Why did God allow this tragedy? Why do the good suffer and the evil prosper? We want answers to these questions, but Jesus points us in another direction.
In Part One, we learned that among the patterns woven through God's Word is a typical pattern of resistance against God, one that resides at the heart of every human sin: ...
Martin Collins, acknowledging that the conclusion of the Old Testament as we have inherited from the Latin Vulgate does not have an upbeat ending, but instead ends with a threat of a curse, reviews the seven feeble queries made by the priests, questioning . . .
Martin Collins, returning to the annoying questions asked by the priests in the book of Malachi as to God's alleged tardiness of justice, declares that their call for justice was unwise, considering that they would be fried to a crisp when they received wh. . .
The sin of Adam and Eve led to three prophecies that outline God's plan to remedy this grim situation. The conflict ends with the Christ destroying Satan.
The liberal media and National Education Association strive to banish every hint of Christianity from public school. Surprisingly, one 'Bible class' is allowed.
A vital understanding we can reach from the many articles that appeared in the media following the recent devastating tsunami in Southeast Asia is the appalling ignorance of God's involvement in the minds of the inhabitants of Western-world cultures. ...
Charles Whitaker expresses alarm about liberal education's drive to destroy the faith once delivered by introducing a mode of questioning they sometimes refer to as 'critical thinking,' an obsessive drive to bring every value and assumption held by society. . .
Conversion, our walk with God, is a lifelong process in which we endeavor to see things as God does. John Ritenbaugh admonishes Christians to understand and act on the fact that God is deeply involved in our lives.
John Reid, using analogies from bait and switch schemes, flimflam artists, or false advertising warns us against spiritual snares, far more dangerous than physical traps or snares. Satan, having the ability to disguise himself as an angel of light, is a ma. . .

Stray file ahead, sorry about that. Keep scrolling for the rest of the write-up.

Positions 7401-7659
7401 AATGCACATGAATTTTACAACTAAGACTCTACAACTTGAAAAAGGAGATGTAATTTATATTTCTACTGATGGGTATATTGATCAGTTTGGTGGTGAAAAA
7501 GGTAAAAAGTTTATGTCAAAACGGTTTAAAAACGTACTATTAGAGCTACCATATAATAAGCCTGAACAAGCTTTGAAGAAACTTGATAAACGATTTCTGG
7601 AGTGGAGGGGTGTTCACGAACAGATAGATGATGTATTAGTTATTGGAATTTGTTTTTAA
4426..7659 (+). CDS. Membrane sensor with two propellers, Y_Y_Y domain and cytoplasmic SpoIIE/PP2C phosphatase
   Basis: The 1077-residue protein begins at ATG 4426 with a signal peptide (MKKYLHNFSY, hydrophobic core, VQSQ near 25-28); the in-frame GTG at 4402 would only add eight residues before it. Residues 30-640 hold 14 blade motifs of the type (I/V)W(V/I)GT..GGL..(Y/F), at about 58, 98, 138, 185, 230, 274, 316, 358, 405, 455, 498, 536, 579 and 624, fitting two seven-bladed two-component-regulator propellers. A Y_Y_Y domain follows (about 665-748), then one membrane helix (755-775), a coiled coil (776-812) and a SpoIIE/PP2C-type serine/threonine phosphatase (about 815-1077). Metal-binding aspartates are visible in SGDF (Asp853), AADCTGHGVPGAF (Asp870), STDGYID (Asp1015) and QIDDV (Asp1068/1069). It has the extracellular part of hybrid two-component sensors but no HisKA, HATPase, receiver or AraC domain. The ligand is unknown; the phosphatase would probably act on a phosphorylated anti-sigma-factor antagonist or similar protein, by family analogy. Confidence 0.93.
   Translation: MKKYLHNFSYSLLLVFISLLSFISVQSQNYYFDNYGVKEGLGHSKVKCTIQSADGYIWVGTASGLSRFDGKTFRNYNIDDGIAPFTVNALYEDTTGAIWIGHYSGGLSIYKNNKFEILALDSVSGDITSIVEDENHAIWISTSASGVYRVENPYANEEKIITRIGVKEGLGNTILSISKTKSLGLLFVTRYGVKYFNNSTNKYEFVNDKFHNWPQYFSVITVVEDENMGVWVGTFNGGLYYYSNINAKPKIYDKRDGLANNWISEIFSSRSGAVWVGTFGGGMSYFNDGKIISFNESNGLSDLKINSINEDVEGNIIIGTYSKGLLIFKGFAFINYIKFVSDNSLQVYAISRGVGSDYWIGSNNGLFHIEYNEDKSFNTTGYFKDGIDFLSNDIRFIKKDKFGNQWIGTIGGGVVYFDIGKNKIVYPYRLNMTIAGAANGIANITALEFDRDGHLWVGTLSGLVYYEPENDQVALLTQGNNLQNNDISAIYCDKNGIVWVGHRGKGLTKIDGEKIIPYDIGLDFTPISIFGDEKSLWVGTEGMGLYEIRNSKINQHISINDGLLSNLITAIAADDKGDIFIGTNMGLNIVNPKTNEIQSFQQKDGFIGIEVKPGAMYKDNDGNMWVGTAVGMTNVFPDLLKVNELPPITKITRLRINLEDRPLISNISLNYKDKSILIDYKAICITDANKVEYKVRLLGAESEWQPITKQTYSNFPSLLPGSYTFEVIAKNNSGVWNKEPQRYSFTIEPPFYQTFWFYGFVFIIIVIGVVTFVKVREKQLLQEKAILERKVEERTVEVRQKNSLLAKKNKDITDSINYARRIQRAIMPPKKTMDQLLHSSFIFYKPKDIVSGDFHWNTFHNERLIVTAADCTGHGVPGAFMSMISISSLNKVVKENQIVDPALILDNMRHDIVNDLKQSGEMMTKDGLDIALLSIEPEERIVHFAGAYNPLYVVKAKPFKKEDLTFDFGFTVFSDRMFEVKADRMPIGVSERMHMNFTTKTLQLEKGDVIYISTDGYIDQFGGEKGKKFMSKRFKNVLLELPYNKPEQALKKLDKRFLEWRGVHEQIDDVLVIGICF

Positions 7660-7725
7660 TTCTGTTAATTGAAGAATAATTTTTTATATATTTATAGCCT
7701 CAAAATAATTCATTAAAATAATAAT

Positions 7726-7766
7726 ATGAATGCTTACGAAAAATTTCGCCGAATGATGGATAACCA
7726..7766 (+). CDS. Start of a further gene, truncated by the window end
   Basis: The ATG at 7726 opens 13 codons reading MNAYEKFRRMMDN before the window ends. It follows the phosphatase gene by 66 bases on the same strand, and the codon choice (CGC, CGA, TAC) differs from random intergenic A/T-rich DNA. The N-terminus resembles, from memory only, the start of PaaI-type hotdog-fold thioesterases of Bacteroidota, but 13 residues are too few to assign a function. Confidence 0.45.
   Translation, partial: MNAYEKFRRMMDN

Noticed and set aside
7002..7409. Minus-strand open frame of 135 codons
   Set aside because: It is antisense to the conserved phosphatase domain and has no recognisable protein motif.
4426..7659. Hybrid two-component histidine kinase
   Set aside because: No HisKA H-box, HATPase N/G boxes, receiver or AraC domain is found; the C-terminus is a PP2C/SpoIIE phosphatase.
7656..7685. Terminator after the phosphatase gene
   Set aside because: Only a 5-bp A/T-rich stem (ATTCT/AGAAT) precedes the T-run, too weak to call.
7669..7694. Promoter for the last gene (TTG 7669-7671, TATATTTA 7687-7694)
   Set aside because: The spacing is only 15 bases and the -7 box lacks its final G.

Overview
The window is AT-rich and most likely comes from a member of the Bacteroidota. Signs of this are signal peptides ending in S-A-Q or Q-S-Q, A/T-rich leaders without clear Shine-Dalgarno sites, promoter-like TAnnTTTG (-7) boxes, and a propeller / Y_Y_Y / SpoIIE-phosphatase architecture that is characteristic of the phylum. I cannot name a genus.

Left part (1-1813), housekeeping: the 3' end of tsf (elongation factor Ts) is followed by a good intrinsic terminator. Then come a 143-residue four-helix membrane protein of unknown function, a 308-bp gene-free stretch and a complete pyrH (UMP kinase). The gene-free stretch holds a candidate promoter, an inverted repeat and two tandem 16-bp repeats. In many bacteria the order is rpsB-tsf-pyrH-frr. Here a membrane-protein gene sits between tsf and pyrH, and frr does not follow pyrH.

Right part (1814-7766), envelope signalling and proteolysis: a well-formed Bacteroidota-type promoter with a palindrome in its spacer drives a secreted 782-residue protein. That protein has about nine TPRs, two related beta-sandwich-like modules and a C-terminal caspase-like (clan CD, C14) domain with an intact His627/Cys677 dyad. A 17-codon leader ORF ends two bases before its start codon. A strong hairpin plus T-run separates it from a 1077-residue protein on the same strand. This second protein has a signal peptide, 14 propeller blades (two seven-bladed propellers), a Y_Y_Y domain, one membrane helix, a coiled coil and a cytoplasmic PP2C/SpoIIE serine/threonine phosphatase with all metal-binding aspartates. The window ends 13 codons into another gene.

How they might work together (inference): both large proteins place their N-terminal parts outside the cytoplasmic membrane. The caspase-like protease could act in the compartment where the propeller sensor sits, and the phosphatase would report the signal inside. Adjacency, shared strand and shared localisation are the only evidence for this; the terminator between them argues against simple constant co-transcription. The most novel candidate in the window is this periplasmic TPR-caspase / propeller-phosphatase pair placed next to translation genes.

The story of Ebed-Melech goes far beyond a historical vignette. Concluding his series, Charles Whitaker shows how the story is an allegory of God's grace to the Gentiles.
John Ritenbaugh reiterates that even before we acquire the necessary motivational building blocks of faith, hope, and love, we must acquire the fear of God (spanning the emotions of stark terror to reverential awe) providing a key, unlocking the treasures . . .
John Ritenbaugh emphasizes that there is a very clear "them and us" demarcation in God's mind regarding which is the true way and which is not. We were formerly children of Satan (John 8:44) until God rescued us from this evil system (Ephesians 2. . .
In this Feast of Trumpets message, Richard Ritenbaugh, drawing parallels to present concerns, shows Habakkuk's remarkable transformation from pessimism to ironclad faith in the midst of seemingly disastrous circumstances. To the plaintive question, "W. . .
Unlike the deplorable picture presented in the world's religions depicting God as a helpless, effeminate, maudlin, hand-wringing sentimentalist, desperately trying to save the world, repeatedly frustrated and thwarted by Satan, John Ritenbaugh brings into . . .
John Ritenbaugh reminds us that under both the Old and New Covenants, refusal to keep to keep God's Law severs our relationship with Him. Like loving parents who give rules to their children to protect them from danger, our Loving Father has given us His S. . .
Sheep are the most dependent on their owner for their well-being. From the viewpoint of the sheep, the quality of care of the shepherd is of utmost importance.
John Ritenbaugh observes that the suffering we experience in trials stems from a desire of our carnal nature to bail out, giving in to temptation to satisfy the appetites of the flesh. As the trials become more intense, our flesh ravenously demands to be s. . .
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